Celebrate a century of the American Park Service by exploring the system’s very best national parks, from arctic Denali to tropical Dry Tortugas. Americans sometimes forget how truly immense the United States is, but a list of national parks (currently numbering 58 and totaling 84 million acres) will do much to remind them—and that’s not even counting the other 352 national monuments, seashores, preserves, battlefields, and other designated areas set aside by the Park Service. Travel + Leisure can help you navigate the park system’s most popular destinations as well as point out the under-appreciated gems hiding in plain sight.
For over a century, millions of visitors have sought out the dramatic vistas, spellbinding wildlife, and delicate ecosystems on display in America’s national parks. Congress created the National Park Service in 1916, though the first national park predated it by over forty years. (Wyoming did not yet exist when the federal government established Yellowstone in 1872, meaning it rather than a state government had to run the park.) The work of politicians and advocates such as John Muir, Ulysses S. Grant, and Theodore Roosevelt helped lay the ground for a truly astounding network of natural, national treasures, owned in part by every American citizen. (Those wanting to beef up on their national park trivia should check out the 2009 Ken Burns documentary The National Parks: America’s Best Idea.)
National park vacations are more popular than ever before: breaking attendance records with 307.2 million visits in 2015. The most popular park in the system is Great Smoky Mountains on the Tennessee/North Carolina border, due in part to its proximity to major population centers and its year-round visitor friendly climate. If you count all the designated areas that fall within the National Park Service’s purview, the breathtaking Blue Ridge Parkway is its most visited site, followed close behind by Golden Gate National Recreation Area, the Lincoln Memorial, and Lake Mead. The parks that regularly chart at the top for popularity are Grand Canyon, Rocky Mountain, Yosemite, Yellowstone, Zion, Olympic, Grand Teton, Acadia, and Glacier. These parks, despite the millions of other visitors angling to visit, are worth the trouble. In general, plan around the month of July, when school summer vacations are at their zenith.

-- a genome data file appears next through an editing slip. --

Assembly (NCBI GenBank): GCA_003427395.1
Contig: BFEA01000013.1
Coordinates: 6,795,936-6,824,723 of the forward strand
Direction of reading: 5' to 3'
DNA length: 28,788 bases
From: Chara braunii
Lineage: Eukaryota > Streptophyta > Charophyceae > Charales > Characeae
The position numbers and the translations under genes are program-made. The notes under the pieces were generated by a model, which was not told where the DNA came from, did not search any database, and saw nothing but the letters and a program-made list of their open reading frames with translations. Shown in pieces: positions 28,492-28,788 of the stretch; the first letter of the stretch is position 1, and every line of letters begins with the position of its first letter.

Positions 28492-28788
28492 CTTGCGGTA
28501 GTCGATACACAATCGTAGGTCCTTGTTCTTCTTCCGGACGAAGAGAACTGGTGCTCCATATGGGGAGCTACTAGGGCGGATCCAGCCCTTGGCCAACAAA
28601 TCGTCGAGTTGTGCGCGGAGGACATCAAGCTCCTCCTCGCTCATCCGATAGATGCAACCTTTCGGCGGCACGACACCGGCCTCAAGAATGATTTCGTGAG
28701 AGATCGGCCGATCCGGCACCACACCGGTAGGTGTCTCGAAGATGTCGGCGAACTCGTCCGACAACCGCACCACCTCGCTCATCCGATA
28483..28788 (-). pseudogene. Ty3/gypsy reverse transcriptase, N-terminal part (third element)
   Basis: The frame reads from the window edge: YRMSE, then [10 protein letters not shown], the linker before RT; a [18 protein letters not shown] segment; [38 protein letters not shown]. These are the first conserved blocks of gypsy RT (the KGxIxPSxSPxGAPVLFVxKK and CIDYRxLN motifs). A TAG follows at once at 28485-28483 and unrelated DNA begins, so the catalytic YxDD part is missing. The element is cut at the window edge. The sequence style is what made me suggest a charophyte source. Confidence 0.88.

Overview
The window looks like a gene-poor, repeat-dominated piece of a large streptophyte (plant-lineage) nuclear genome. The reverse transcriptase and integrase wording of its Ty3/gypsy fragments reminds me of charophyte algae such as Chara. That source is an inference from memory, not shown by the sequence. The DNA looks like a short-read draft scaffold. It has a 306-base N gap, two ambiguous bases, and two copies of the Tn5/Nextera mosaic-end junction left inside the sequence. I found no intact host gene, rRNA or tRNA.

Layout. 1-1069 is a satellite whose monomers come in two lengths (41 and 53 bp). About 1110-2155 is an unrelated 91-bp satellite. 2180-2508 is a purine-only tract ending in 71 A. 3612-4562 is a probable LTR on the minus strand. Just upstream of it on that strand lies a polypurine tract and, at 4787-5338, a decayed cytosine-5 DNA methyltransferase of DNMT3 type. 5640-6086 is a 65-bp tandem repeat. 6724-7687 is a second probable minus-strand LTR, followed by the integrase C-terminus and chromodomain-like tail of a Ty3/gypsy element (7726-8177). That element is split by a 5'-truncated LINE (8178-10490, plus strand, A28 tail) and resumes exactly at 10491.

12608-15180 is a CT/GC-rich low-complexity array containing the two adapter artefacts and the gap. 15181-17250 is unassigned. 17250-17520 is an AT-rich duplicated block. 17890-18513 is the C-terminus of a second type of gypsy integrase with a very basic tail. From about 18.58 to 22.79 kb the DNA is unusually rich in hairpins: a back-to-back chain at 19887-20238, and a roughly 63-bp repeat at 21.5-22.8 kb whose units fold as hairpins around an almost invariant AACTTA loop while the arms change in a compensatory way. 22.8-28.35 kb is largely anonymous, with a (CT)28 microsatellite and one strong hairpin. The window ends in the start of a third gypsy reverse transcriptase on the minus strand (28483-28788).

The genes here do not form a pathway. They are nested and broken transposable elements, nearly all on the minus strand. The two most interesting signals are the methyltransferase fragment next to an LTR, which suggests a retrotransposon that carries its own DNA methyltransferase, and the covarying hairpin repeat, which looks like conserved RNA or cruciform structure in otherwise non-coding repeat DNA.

The Park System is just as full of less-visited parks just as deserving of your time and attention: American Samoa in the middle of the Pacific, Isle Royale in Lake Superior, Petrified Forest National Park in Arizona’s Painted Desert, Mesa Verde in southwestern Colorado, Olympic in western Washington State, California Channel Islands along the coast. For the frequent traveler, buy a season pass and try out some of the system’s historic park lodges, which are iconic as they are comfortable.
Explore this magnificent national inheritance with T+L: check back soon for the latest.